You file a human rights complaint against your employer, and the complaint ends up getting settled. Perhaps your employer gives you some money, in exchange for the complaint being dropped. This happens all the time. Often, the employer insists on some sort of non-disclosure term in the settlement agreement. The purpose of this clause is to stop the employee from running around telling everyone what the settlement was. The employer usually will not admit any wrongdoing, and doesn’t want the employee telling people that the employer gave her money, since that may suggest to people that the employer was admitting to guilt.
Human Rights codes usually include a provision for enforcement of these settlements. In Ontario, is is section 45.9, which gives the Tribunal power to consider a complaint that a party has violated a settlement. If the complaint is that a party violated the non-disclosure part of the settlement, then the issue will be what the non-disclosure covered, and what the person said. A very strong non-disclosure clause will prohibit the employee from disclosing the fact of a settlement or the content of the settlement. In other words, the employee can’t talk about the settlement at all. But sometimes the non-disclosure term is not so clear.
That was the case in a decision released last week by the Ontario HR Tribunal involving a Canadian Tire store. The non-disclosure clause there said that the parties will maintain “strict confidentiality of the terms of these Minutes of Settlement”, and that the employee “shall not discuss or disclose the terms of this settlement with anyone other than” her spouse. Afterwards, the employee told another Canadian Tire employee that she had file a complaint against the employer and that the complaint had been settled. Canadian Tire brought a complaints under Section 45.9 alleging that the employee had violated the settlement agreement by disclosing that a settlement had been breached, and that also that by disclosing the existence of a settlement, the employee has “disparaged” the employer.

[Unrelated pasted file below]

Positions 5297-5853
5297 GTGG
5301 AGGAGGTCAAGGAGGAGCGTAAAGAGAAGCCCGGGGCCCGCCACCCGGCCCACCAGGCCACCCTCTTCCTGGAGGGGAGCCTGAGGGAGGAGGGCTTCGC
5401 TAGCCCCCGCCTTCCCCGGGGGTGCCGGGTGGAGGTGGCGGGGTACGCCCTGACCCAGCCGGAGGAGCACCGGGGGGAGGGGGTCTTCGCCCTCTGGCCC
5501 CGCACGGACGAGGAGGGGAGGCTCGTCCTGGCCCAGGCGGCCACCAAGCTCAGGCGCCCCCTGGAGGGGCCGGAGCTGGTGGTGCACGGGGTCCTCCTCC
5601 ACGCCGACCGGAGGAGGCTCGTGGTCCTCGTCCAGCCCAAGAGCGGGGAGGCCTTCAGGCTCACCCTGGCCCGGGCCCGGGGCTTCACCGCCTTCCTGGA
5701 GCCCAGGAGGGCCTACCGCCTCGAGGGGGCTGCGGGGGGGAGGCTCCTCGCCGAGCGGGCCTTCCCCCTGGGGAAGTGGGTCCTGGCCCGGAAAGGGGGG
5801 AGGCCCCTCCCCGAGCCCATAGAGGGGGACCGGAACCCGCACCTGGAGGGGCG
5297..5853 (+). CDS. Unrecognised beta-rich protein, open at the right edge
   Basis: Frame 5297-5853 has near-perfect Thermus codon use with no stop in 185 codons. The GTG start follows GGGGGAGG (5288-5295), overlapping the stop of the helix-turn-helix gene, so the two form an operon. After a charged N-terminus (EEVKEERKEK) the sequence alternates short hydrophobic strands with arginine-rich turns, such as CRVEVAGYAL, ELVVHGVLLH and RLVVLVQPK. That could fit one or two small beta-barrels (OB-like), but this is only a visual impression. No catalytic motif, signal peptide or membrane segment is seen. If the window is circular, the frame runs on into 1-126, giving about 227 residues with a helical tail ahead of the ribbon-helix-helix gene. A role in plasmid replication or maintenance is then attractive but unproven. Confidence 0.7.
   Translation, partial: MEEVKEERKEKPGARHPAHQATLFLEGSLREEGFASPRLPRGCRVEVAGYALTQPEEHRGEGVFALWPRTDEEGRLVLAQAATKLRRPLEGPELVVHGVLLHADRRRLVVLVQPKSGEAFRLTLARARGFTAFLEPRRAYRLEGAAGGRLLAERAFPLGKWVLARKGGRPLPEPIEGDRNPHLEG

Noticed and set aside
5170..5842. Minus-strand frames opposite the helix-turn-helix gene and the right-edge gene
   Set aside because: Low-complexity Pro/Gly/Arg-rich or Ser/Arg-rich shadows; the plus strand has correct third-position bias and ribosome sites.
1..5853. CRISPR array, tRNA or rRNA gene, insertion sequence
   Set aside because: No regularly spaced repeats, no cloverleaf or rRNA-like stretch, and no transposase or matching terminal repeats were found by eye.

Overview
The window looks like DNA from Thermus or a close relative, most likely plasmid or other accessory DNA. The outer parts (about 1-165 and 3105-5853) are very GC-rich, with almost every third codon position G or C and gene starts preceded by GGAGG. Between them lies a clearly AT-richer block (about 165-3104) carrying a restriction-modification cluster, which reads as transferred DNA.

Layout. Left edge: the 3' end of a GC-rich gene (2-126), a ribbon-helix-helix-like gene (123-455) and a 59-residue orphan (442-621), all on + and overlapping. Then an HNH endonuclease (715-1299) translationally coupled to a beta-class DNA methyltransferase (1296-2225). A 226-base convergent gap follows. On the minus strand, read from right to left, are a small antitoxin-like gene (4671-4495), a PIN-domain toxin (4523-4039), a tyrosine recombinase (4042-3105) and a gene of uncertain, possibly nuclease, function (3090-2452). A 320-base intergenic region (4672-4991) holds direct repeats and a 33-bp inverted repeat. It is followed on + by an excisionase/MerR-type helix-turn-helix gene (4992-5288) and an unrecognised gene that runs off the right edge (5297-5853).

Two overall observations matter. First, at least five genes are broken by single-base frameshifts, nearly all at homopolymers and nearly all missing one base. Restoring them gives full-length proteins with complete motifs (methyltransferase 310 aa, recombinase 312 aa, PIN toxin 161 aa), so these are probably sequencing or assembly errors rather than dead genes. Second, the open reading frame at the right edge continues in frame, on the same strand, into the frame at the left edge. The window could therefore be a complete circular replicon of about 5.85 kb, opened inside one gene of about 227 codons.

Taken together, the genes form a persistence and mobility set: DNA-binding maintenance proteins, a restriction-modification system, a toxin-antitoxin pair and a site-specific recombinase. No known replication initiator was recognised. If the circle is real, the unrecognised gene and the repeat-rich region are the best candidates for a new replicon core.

The Tribunal said nice try, employer, but the settlement very clearly says that the employee can’t disclose the “terms” of the settlement. Disclosing that there was a settlement is not the same thing as disclosing the terms of a settlement:
The language of article 8 sets out an obligation to maintain the confidentiality of the “terms” of the Minutes of Settlement. The agreement did not prohibit a party from disclosing the fact that there was a settlement. Accordingly, there was no breach if the applicant disclosed merely that there was a settlement… I note that it is open to parties to negotiate into settlements exactly what a party should say if asked a question about the Tribunal Application. Parties may also negotiate language that prohibits either party from talking about the fact of the claim or the settlement.
The employer’s complaint was dismissed. The Tribunal basically told the employer that if they wanted a gag on telling people there was a settlement, then they should have included that in the settlement.
By the way, what remedy do you think the Tribunal would have ordered had it found that the employee did violate the settlement agreement? Section 45.9(8) gives the Tribunal power to “make any order that it considers appropriate to remedy the circumstances” when a breach of a settlement is found. Should the employee be required to repay any money that Canadian Tire might have paid her in the settlement?